To achieve this target the combination of two film flow and two liquid sheet tracking sub-models have been integrated into the basic deterministic framework firstly proposed by Marshall and di Marzo [8] but modified by the present authors to eliminate some simplified assumption like the liner variation of the film thickness and constant sheet velocity in the sheet instability phase. Film formation comprises of regions such as stagnation point formation. The predictions of the four methods have been compared and analysed to assess their performance in predicting the droplet diameter. tines and slots. boundary layer formation and developed boundary layer.The BLM approach has been used in sprinkler spray studies by Wu et al. Some of these sub-models such as the IM and DTM in particular have been little tested for real sprinkler sprays and the present study also aims to further verify them. MATHEMATICAL MODELLING The atomization process relevant to fire sprinkler starts from the moment the liquid jet exits the orifice of sprinkler and ends when the droplets are formed. Atomization physics and modeling approaches The overall goal of the present study is to investigate and further verify modelling methodologies that are more realistic and can predict the overall characteristics of the sprinkler spray. these four methods have been further studied after introducing some random behavior in the spray formation processes. The mathematical formulation of the sub-models is presented in this section with the modifications and extensions introduced by the present authors. [9]. the ambient air properties and the sprinkler configuration parameters are required. The detailed characteristics of these regions have been reported in [11]. Figure 1 summarises the atomization physics and the sub-models employed in the present study for sprinkler spray modelling. Throughout the modelling process. In addition. Figure 1. This has resulted in three new predictive methods in addition to the method previously developed by Wu et al. [9]. initial droplet radius and velocity. In BLM the film thickness over a flat plate is given by: 3 .7th International Seminar on Fire and Explosion Hazards (ISFEH 2013) viscous and in-viscid liquid sheets to ligaments and droplets have been studied and reported in the literature [15-16]. the liquid. The predictions for the volume median diameter and velocity have been compared with the experimental data and empirical correlations. Film Formation To calculate the thickness and speed of the sheet leaving the sprinkler’s deflector. the film formation over the deflector should be modelled.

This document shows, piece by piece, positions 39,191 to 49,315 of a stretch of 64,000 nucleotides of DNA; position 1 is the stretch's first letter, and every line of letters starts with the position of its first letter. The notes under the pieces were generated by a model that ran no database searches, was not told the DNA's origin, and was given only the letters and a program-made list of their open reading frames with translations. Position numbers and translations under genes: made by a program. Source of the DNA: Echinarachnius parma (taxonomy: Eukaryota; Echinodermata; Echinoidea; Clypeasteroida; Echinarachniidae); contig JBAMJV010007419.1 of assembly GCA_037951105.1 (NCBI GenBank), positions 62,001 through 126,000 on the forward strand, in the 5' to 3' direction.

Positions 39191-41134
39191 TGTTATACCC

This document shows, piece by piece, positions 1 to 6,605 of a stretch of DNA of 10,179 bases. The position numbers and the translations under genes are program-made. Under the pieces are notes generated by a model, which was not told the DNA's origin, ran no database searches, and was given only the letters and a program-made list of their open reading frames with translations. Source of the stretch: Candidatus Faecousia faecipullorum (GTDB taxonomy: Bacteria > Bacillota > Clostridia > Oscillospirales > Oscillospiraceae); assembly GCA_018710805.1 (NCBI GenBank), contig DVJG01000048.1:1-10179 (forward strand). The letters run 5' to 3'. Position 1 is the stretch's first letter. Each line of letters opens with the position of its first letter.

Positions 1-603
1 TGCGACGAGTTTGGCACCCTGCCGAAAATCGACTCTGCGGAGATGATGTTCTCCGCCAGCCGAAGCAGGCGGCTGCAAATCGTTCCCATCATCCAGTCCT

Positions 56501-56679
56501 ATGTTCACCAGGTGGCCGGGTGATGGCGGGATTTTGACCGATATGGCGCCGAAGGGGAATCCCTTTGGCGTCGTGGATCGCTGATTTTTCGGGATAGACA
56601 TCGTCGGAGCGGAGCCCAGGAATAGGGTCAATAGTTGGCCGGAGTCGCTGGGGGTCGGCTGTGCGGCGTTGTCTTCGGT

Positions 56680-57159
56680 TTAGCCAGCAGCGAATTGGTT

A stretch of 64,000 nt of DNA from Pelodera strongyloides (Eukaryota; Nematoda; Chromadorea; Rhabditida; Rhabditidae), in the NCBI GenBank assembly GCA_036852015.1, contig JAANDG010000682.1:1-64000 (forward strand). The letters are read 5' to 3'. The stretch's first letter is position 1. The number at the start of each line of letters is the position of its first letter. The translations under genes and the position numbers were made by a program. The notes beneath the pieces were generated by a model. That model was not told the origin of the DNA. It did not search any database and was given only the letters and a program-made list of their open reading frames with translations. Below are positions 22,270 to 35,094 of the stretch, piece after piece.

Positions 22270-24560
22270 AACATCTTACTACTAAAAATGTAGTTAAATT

Sheet trajectory The sheet characteristics (local thickness and velocity) should be tracked rigorously after it leaves the deflector for a good prediction of the sheet breakup distance (distance that is takes for ligaments to disintegrate into droplets). remains unchanged and (ii) that the sheet thickness at any arbitrary point is inversely proportional to its radial distance from the stagnation point. A sheet trajectory model is needed for this purpose. This model is simplified in the current study by ignoring the swirl of the flow and formulated in a curvilinear coordinate system. for the film thickness and the film speed. (5)-(7) consists of three equations and four unknowns. The system of ordinary differential equations for the sheet velocity ( ).Proc. speed. The velocity at sprinkler orifice is estimated from Bernoulli’s equation. r. deflection angle ( ) can be expressed in the following simplified forms: (5) (6) (7) The systems of Eqs. which enables calculations of the sheet thickness. The integral model (IM) [7] consists of Eqs. initial droplet locations and droplet median diameter. thickness ( ).1. i. A more rigorous and detailed sheet trajectory model was presented by Ibrahim and McKinney [13]. of the Seventh International Seminar on Fire and Explosion Hazards (ISFEH7) .: (4) This hypothesis is referred to as “Linear Thickness Decay (LTD)” model in Fig. (2)-(3). A popular hypothesis for predicting the characteristics of an attenuating sheet formed in sprinkler applications is to assume (i) that the sheet velocity. (8) To track the sheet trajectory. The initial velocity and thickness are assumed to be the free jet velocity and δ0=r0/2ri respectively. (1) The speed of the film at the deflector edge is calculated from Q=πD02U0/4=πDdδdUd. and vertical displacement while it is travelling from the deflector edge and is referred to as ‘Detailed Trajectory Model (DTM)’ in Fig.e. An additional equation could be derived from geometrical considerations of the streamline. The solution domain starts from ri=D0 to the edge of deflector where ri=rd. U0=(2Δp/ρf)1/2. deflection angle. (2) (3) Where is the average friction coefficient on the deflector surface.1. its horizontal coordinate 4 is evaluated as: . .